Independence Day India : Four things you should know about Partition and this historically important day

Independence Day India is a highly significant public holiday that marks the major turning point the country became independent from the Uk. This has been announced officially on August 15, 1947, making the 72nd Independence Day of this India.

India not just to become independent on this day, but India and Pakistan were separated.

Partition witnessed the dispersion of billions and street protests, the impacts of which persist today for both countries.




How Has India Become Independent?


India has confronted many uprisings over the course of history. Although most of the intruders make their expectations clear right from the beginning, the British managed to bring India under their control via a business enterprise. It all began with the British East India Company, which began as a mere combined-stock business, but eventually spread its fins and impact before the British government finally took control over the entire nation.

The British company had arrived as traders in India in the early seventeenth century but started to interfere in Indian matters all over the 1750s. It began to convert from a trading business into a ruling force after Plassey's battle (1757).
As the British started to spread their tendrils over much of India, the exploitation of community resources and people started in full force. The British were worried about reorganizing their rule and strength.

The British rule had a detrimental effect on Indians ' cultural, economic and political life, eventually forcing popular masses and leaders to rise up in uprising against the British rule. Several industrial, racial, and political rebellions tore out against the British rule, but it was the 1857 revolt that proved to be a launch pad for all subsequent difficulties against British rule.

The ever-increasing knowledge, contact with the outside country, and the encouragement to free the mother country give rise to an ideological movement by the end of the nineteenth century that displaced British rule in 1947.

The History of British Colonialism in India 


The British gained the respect of several local leaders during the fall of the Mughal Empire by providing them help against their opponents. Since the British were equipped with large cannons and major war innovations, their support confirmed helpful to many Indian rulers. The East India Company managed to create trading hubs in locations like Madras, Calcutta, and Bombay in exchange for their support. The British eventually began to lengthen their fortification. When Siraj-ud-daulah, Bengal's Nawab, ask them to stop their modification, they defeated him in the Battle of Plassey (1757). This victory against Siraj-ud-daulah played an important role in conquering India as a whole.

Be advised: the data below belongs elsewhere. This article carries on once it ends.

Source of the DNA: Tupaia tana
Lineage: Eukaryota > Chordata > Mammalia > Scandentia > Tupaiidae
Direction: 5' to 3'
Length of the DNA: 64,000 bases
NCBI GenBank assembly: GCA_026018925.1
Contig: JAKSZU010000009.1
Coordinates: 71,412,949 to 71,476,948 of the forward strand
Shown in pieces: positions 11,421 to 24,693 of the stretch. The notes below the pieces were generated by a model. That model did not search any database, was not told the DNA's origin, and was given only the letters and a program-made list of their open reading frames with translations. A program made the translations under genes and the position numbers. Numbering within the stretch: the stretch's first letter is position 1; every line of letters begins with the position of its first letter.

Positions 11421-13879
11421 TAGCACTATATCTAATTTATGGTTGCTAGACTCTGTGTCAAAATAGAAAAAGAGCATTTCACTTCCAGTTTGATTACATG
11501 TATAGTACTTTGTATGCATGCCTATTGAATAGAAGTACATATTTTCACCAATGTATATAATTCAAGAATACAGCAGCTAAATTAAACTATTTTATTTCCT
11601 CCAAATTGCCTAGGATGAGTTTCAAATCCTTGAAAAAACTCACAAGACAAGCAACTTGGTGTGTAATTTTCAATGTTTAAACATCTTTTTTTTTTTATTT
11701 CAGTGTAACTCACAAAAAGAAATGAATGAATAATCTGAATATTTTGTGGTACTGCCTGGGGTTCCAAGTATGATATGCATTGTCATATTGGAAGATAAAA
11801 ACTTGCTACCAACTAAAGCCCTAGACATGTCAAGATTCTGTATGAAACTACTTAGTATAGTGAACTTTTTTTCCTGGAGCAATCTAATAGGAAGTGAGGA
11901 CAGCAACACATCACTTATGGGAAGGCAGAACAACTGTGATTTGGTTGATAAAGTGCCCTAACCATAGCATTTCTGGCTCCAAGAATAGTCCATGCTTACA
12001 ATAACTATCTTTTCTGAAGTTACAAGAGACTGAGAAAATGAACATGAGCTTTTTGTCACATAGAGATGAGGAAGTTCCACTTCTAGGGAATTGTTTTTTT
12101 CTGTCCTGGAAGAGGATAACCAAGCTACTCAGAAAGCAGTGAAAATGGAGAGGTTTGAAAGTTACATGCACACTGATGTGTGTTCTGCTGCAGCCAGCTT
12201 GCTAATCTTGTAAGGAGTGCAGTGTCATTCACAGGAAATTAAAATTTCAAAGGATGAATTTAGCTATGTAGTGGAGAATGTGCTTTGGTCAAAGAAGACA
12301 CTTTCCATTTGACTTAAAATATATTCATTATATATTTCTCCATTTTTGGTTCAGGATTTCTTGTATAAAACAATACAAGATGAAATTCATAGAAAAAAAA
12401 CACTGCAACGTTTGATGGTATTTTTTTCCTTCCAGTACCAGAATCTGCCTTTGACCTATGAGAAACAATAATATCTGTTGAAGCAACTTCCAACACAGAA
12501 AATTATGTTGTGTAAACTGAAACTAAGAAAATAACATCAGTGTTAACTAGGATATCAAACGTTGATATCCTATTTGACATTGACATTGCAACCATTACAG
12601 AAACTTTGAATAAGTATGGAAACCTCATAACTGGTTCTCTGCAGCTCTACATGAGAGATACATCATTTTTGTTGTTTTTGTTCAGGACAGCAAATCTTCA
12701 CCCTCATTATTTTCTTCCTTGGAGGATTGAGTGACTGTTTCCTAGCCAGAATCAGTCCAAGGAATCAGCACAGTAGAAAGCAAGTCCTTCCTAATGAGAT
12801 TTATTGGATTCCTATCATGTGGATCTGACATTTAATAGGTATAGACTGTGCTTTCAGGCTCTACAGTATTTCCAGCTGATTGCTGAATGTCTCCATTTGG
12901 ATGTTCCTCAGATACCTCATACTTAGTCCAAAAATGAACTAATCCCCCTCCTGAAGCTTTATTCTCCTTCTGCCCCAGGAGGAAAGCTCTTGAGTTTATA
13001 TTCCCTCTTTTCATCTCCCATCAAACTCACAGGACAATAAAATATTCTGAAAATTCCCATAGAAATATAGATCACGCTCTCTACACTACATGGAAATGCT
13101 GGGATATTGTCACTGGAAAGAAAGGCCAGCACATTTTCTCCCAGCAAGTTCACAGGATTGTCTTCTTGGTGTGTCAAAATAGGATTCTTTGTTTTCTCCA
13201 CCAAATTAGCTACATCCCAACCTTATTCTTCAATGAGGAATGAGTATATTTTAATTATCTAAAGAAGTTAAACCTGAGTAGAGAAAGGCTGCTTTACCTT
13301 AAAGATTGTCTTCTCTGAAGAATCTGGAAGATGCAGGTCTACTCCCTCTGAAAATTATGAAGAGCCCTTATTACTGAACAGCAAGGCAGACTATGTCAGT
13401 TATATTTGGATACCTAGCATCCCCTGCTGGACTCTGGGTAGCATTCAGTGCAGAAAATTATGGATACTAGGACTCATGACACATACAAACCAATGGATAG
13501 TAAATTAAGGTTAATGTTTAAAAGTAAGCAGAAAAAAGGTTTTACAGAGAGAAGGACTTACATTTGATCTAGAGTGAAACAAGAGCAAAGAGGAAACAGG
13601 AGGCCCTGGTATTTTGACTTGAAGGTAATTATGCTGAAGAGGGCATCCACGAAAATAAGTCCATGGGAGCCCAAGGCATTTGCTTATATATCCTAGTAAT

Early Rebellions Against the British Rule


Many Indian rulers supported the British colonization in India for their short-term benefit, but many of them opposed the idea of foreign rule. This created a conflict between Indian rulers, which was further exploited to their advantage by the British. South Indian rulers such as Puli Thevar, Hyder Ali, Tipu Sultan, Pazhassi Raja, Rani Velu Nachiyar, Veerapandiya Kattabomman, Dheeran Chinnamalai, Maruthu Pandiyar, etc., revolted against the British and fought several wars and battles. 
Many rulers like Hyder Ali and Dheeran Chinnamalai have enlisted the help of Maratha leaders in their battle against the British.

Agitated by the ill-impact of British rule on the social, cultural, tribal, and economic fabric of society, many people like Sidhu Murmu, Kanhu Murmu, and Tilka Manjhi stood up against British colonization.

While the British did manage to defeat bigger rulers like Tipu Sultan through local alliances (supporting one ruler against the other), they did not have to have problems suppressing regional agrarian and tribal rebellions. Not only did the British use better weapons, but they also resorted to devious tactics such as the' divide and rule policy' to consolidate their rule and power.

Although the British did their best to suppress rebellions across India, these revolts would not stop as the British not only given access citizens to foreign rule but also financially exploited workers.

The Revolt of 1857